NUT delays on strikes

Submitted by Matthew on 6 March, 2013 - 12:31

The National Union of Teachers (NUT) Executive met on 27 and 28 February to decide whether to strike this term against proposals from Michael Gove to abolish national pay bargaining for teachers.

Unfortunately, the Executive chose to prioritise a continued focus on pursuing joint action with NASUWT, the other large teaching union, rather than striking now. There is no indication that the NUT, with or without NASUWT, will take action in time to fight Gove’s proposals properly.

Supporters of the Local Associations National Action Campaign (LANAC) on the NUT Executive submitted proposals for early strikes as part of a wider campaign of action, and argued for that decision to be ratified and launched at the upcoming NUT national conference (29 March – 2 April). However, this proposal was defeated.

Executive members were instructed not to report the outcome of the meeting or its decisions, allegedly so as not to compromise a negotiation meeting with NASUWT on Monday 5 March. But Monday came and went and no further information was forthcoming. This indicates a lack of regard for the right of NUT members to know what decisions their union’s leading body is taking. Strategic negotiations with other unions should not take precedence over members’ right to hold their elected leaders to account.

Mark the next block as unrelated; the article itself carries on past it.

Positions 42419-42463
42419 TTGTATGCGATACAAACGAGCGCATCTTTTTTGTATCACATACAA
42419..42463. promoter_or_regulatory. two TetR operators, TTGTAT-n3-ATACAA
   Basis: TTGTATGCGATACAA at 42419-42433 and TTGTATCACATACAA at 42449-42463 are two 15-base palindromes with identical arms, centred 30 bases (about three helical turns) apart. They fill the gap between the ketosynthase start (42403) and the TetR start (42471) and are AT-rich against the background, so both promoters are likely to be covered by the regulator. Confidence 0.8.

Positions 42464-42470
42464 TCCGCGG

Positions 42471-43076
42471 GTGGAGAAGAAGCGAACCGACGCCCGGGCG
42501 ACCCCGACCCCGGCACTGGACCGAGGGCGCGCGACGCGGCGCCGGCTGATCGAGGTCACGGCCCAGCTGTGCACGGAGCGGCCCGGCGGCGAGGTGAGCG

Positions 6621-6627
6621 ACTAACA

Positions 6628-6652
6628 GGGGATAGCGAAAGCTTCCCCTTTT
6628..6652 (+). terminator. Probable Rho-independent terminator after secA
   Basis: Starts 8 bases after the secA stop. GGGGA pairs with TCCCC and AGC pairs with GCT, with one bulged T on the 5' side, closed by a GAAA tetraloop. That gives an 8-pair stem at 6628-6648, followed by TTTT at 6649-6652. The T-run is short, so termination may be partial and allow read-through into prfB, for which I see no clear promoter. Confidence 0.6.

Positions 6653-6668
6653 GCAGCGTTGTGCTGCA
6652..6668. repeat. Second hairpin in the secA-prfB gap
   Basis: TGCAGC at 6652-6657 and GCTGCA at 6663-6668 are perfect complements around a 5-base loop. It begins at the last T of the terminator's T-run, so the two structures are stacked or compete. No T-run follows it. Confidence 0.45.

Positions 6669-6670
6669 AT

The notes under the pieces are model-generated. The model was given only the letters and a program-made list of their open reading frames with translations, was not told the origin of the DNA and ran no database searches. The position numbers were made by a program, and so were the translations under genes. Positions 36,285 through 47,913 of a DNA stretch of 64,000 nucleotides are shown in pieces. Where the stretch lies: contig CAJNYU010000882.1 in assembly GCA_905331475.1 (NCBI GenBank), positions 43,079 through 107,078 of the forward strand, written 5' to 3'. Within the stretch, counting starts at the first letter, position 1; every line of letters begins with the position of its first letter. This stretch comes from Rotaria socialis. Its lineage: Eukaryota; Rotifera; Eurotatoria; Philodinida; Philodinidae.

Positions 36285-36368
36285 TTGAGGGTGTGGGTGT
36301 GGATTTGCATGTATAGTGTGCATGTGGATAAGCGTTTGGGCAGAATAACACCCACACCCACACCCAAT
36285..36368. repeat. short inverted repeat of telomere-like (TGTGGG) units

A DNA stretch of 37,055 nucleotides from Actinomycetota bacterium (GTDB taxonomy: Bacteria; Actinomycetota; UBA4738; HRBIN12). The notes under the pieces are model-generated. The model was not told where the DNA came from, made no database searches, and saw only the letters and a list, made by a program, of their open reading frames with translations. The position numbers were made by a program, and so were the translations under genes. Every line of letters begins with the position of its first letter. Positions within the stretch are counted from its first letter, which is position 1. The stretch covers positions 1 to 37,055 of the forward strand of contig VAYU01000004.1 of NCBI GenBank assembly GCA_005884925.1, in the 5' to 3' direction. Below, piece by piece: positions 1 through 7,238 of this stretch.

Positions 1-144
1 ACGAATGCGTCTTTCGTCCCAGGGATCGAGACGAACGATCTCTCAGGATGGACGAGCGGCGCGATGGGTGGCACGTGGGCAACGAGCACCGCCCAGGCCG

NUT members at “pay briefings” around the UK in January and February made it clear that there was a mood for an early fight on pay and that they felt action was necessary immediately – with NASUWT if possible, but without them if not. The Executive majority has shackled NUT members to the pace of a slower, more conservative union, meaning that there may not be any action against Gove’s plans until September 2013, by which time the new pay arrangements will already be in place.

LANAC supporters are now mobilising to submit policy amendments to NUT’s conference to reverse the Executive’s decision and announce a programme of strikes and other action beginning as soon as possible (which, given the current timeframe, is likely to be May).

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